A couple of years ago, the restructuring of forest management began in the Bolivian Indigenous Territory of Lomerío. This should lead to better logging plans, higher timber prices and a better distribution of income from logging. Villagers will benefit from this.
In the Indigenous Territory of Lomerío forest management did not function well. Timber companies determined to a large degree what was happening in the forests and neither the community or the indigenous representative organization — Central de Comunidades Originarias de Lomerío (CICOL) — had any input.
In 2018 and 2019, CICOL carried out a restructuring of the governance of its territory under forest management. Instituto Boliviano de Investigación Forestal (IBIF), Tropenbos International’s partner in Bolivia, supported this process with technical assistance and a proposal to restructure the Asociación Forestal Indígena de Lomerío (AFIL). This organization was responsible for the coordination of the Forest Management plans of Lomerío and was supposed to provide technical and organizational support to the villages for the development of forest management plans. In practice AFIL did not provide this service. AFIL was reformed into a new implementing organization, Territorial Technical Unit of Lomerío, and became part of the organizational structure of CICOL.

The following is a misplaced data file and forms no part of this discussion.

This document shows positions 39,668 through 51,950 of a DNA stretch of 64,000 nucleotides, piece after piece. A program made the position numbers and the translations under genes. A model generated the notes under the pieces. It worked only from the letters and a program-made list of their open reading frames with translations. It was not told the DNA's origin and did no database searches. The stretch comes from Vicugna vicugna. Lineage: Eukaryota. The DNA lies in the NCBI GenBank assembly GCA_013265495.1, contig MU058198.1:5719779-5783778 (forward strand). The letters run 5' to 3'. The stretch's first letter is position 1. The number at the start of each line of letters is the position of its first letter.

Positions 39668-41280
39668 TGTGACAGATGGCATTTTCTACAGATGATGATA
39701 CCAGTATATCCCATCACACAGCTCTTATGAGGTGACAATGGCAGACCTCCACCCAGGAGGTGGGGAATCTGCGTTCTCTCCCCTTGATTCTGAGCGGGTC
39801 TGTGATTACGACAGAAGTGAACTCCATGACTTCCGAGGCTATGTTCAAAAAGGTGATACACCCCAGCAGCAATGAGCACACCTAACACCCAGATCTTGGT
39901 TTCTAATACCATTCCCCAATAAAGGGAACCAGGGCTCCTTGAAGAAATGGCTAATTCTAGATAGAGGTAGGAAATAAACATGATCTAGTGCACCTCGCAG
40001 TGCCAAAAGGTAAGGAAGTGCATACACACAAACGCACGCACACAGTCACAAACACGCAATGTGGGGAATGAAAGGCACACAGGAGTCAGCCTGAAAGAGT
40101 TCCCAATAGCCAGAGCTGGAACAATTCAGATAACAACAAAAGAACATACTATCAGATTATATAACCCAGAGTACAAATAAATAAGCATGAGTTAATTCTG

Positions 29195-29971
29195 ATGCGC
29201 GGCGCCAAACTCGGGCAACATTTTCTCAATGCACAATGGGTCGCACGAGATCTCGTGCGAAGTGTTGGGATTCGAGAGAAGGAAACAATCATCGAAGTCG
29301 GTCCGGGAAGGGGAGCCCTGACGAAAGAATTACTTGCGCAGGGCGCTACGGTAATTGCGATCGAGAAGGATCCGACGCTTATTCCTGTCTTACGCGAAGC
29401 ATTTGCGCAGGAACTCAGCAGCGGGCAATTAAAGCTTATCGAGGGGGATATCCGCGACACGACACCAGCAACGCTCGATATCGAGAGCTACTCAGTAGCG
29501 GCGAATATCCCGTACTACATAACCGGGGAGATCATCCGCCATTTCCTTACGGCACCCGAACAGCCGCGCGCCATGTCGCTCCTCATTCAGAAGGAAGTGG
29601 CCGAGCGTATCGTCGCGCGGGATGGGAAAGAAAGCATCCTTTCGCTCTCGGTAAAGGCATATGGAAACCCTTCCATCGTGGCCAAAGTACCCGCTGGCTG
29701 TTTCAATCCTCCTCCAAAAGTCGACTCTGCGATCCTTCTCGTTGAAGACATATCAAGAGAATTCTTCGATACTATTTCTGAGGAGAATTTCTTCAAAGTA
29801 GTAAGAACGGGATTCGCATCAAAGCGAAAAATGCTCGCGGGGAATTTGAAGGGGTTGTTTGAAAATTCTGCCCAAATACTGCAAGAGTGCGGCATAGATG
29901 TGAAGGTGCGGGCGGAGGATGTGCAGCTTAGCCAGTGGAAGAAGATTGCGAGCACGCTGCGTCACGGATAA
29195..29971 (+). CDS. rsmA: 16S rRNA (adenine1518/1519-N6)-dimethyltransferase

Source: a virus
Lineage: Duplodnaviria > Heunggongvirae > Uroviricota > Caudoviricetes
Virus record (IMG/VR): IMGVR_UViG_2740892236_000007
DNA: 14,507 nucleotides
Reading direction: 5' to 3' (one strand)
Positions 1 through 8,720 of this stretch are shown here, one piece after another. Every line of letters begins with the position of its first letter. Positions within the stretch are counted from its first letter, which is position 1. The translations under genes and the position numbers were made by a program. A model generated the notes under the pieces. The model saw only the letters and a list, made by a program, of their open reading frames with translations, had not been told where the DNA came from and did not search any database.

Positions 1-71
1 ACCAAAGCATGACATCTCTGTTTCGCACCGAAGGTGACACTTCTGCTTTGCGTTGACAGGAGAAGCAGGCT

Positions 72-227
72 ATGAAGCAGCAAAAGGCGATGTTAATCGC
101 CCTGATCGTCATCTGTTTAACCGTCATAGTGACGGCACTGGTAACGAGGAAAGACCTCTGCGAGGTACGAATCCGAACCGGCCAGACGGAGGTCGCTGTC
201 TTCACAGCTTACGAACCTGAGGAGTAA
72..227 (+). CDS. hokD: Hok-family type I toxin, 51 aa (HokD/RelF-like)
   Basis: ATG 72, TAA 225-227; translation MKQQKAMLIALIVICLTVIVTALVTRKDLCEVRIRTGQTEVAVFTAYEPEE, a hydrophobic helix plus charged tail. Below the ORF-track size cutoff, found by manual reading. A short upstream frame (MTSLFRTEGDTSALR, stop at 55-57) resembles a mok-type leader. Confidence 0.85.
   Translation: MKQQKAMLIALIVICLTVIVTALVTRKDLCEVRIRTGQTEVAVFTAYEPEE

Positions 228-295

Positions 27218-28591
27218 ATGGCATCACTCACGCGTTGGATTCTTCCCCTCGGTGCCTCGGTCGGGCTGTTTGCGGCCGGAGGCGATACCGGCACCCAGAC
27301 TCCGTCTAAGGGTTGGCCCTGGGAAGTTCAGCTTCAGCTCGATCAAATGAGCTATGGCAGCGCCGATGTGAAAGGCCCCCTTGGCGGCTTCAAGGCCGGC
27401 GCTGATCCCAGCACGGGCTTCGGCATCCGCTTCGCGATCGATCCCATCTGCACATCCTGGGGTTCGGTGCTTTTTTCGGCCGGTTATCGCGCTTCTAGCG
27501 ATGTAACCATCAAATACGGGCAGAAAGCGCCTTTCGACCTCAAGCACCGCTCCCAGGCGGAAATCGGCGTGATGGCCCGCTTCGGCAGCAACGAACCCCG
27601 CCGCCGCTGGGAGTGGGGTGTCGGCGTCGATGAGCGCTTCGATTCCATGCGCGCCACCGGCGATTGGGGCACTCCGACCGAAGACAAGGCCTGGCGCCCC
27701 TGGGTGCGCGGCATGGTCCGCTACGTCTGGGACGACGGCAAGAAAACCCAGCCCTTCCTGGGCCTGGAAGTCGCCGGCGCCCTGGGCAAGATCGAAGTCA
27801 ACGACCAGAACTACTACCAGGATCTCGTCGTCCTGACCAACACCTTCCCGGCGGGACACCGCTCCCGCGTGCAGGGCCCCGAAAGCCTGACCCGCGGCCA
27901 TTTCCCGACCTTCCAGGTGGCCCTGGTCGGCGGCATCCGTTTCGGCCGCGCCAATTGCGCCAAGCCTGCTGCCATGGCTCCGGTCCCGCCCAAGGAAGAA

In 2019, various communities, with support from IBIF, analyzed the costs and benefits of forest management and timber extraction and drew up a business plan. In July, at a general assembly of CICOL, including representatives of the 29 communities of Lomerío, a resolution was adopted to improve forest governance. This would include greater participation by villagers, better distribution of benefits, leaders who are accountable for their actions, transparent timber sale contracts, mechanisms to combat low prices (communities have all agreed to not accept prices lower than 20 US$ per m³, and together they are stronger to face the timber buyers in the region), logging plans consented to by CICOL, regulations that are better enforced, more control by CICOL in general, and an agreement with the Forestry Authority on the control of transport documents.
Published in the Annual Report 2019